Hurricane María tripled stem breaks and doubled tree mortality relative to other major storms

Uriarte, María; Thompson, Jill; Zimmerman, Jess K.. 2019 Hurricane María tripled stem breaks and doubled tree mortality relative to other major storms. Nature Communications, 10, 1362. 7, pp.

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Tropical cyclones are expected to intensify under a warming climate, with uncertain effects on tropical forests. One key challenge to predicting how more intense storms will influence these ecosystems is to attribute impacts specifically to storm meteorology rather than differences in forest characteristics. Here we compare tree damage data collected in the same forest in Puerto Rico after Hurricanes Hugo (1989, category 3), Georges (1998, category 3), and María (2017, category 4). María killed twice as many trees as Hugo, and for all but two species, broke 2- to 12-fold more stems than the other two storms. Species with high density wood were resistant to uprooting, hurricane-induced mortality, and were protected from breakage during Hugo but not María. Tree inventories and a wind exposure model allow us to attribute these differences in impacts to storm meteorology. A better understanding of risk factors associated with tree species susceptibility to severe storms is key to predicting the future of forest ecosystems under climate warming.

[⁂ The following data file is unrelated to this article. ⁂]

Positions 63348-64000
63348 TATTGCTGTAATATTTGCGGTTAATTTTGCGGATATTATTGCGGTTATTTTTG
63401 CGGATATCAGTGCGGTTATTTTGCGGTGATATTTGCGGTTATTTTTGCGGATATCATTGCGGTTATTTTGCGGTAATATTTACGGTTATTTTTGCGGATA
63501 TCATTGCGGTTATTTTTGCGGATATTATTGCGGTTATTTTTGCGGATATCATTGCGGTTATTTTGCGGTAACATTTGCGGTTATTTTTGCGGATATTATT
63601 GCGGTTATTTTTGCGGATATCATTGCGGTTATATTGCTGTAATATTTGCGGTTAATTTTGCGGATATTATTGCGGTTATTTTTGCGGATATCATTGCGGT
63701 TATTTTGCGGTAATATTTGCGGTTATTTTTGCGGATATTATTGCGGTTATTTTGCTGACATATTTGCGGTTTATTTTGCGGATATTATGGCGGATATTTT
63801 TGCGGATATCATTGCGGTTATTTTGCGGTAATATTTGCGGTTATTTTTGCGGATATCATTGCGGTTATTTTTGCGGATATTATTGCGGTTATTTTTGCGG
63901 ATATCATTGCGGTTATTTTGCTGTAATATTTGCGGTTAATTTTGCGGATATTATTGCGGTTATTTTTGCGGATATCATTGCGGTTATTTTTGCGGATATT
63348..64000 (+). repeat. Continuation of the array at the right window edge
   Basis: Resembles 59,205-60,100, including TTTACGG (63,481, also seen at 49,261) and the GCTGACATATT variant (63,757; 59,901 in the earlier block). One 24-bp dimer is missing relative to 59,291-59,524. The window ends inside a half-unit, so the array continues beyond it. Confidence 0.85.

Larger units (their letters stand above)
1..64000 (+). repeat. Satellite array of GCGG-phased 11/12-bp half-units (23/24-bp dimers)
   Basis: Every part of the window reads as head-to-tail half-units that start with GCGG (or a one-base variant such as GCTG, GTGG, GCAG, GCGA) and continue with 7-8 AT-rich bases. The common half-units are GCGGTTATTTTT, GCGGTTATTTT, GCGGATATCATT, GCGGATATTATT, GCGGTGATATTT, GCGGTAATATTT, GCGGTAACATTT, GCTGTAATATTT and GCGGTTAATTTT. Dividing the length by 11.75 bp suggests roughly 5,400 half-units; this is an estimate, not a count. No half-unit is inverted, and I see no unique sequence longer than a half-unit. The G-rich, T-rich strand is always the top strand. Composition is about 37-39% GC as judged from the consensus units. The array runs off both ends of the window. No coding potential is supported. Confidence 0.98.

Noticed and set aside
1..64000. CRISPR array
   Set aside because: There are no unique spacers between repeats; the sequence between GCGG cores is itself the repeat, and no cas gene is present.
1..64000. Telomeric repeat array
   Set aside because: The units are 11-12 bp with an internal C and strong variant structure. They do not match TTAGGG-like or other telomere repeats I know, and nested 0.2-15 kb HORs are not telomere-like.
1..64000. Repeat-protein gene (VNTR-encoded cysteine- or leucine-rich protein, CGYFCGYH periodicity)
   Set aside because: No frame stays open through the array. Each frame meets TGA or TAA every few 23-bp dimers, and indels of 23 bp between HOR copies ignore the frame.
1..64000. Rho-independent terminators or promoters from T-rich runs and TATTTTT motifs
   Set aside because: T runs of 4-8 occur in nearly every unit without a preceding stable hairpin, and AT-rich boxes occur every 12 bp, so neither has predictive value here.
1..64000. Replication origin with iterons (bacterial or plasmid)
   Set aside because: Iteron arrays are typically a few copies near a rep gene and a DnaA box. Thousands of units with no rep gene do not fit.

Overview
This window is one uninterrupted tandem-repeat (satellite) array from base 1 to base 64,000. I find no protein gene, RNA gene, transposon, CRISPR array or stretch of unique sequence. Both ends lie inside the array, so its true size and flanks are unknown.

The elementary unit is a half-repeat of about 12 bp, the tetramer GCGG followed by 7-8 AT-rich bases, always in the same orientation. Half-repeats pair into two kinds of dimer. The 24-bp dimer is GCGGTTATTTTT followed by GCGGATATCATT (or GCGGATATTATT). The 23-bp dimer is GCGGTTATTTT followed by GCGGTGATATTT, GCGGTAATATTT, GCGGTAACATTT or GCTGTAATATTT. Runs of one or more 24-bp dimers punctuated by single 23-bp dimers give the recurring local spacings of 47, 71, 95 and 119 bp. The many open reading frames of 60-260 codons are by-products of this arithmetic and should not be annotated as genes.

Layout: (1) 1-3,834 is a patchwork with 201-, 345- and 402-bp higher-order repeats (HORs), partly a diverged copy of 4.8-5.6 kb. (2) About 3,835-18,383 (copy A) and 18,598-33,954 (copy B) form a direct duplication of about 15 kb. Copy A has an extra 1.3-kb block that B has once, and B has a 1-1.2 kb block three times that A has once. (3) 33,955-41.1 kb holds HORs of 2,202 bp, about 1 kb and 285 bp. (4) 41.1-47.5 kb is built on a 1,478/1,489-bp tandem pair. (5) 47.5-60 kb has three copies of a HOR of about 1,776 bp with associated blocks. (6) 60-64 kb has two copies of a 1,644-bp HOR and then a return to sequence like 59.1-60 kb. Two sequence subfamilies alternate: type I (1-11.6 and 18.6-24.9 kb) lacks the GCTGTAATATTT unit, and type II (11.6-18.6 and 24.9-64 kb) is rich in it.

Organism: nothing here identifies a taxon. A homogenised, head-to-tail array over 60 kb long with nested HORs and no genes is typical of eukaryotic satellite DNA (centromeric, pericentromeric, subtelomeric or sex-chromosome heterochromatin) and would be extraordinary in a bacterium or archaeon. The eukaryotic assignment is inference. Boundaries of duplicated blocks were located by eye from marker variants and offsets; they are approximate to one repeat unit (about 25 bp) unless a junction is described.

Item Type: Publication - Article
Digital Object Identifier (DOI):
UKCEH and CEH Sections/Science Areas: Biodiversity (Science Area 2017-)
ISSN: 2041-1723
Additional Information. Not used in RCUK Gateway to Research.: Open Access paper - full text available via Official URL link.
Additional Keywords: climate-change ecology, community ecology, forest ecology
NORA Subject Terms: Ecology and Environment
Date made live: 01 Apr 2019 10:07 +0 (UTC)

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